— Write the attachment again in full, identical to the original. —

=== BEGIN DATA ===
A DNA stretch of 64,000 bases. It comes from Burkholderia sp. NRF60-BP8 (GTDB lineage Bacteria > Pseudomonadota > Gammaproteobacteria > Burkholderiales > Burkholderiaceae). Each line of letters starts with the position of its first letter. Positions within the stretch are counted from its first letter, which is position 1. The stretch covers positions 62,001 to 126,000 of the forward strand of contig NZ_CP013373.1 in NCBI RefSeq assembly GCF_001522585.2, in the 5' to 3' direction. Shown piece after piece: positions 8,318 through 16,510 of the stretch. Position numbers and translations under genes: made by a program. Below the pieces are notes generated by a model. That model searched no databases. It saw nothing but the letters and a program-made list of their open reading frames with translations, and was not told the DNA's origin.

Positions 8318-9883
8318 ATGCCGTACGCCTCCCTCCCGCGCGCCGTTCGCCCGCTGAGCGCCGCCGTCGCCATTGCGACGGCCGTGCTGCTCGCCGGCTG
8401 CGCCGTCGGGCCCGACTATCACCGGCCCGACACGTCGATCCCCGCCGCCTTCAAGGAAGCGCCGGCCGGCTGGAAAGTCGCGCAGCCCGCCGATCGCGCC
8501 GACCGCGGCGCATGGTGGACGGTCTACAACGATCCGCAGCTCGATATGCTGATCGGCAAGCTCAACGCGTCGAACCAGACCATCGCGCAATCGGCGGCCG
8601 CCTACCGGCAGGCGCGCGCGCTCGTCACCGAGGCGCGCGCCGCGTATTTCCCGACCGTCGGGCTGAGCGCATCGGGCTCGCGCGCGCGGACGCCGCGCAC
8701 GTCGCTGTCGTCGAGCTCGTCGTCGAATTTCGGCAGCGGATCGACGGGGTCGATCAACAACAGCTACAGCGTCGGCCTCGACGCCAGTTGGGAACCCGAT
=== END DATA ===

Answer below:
A DNA stretch of 64,000 bases. It comes from Burkholderia sp. NRF60-BP8 (GTDB lineage Bacteria > Pseudomonadota > Gammaproteobacteria > Burkholderiales > Burkholderiaceae). Each line of letters starts with the position of its first letter. Positions within the stretch are counted from its first letter, which is position 1. The stretch covers positions 62,001 to 126,000 of the forward strand of contig NZ_CP013373.1 in NCBI RefSeq assembly GCF_001522585.2, in the 5' to 3' direction. Shown piece after piece: positions 8,318 through 16,510 of the stretch. Position numbers and translations under genes: made by a program. Below the pieces are notes generated by a model. That model searched no databases. It saw nothing but the letters and a program-made list of their open reading frames with translations, and was not told the DNA's origin.

Positions 8318-9883
8318 ATGCCGTACGCCTCCCTCCCGCGCGCCGTTCGCCCGCTGAGCGCCGCCGTCGCCATTGCGACGGCCGTGCTGCTCGCCGGCTG
8401 CGCCGTCGGGCCCGACTATCACCGGCCCGACACGTCGATCCCCGCCGCCTTCAAGGAAGCGCCGGCCGGCTGGAAAGTCGCGCAGCCCGCCGATCGCGCC
8501 GACCGCGGCGCATGGTGGACGGTCTACAACGATCCGCAGCTCGATATGCTGATCGGCAAGCTCAACGCGTCGAACCAGACCATCGCGCAATCGGCGGCCG
8601 CCTACCGGCAGGCGCGCGCGCTCGTCACCGAGGCGCGCGCCGCGTATTTCCCGACCGTCGGGCTGAGCGCATCGGGCTCGCGCGCGCGGACGCCGCGCAC
8701 GTCGCTGTCGTCGAGCTCGTCGTCGAATTTCGGCAGCGGATCGACGGGGTCGATCAACAACAGCTACAGCGTCGGCCTCGACGCCAGTTGGGAACCCGAT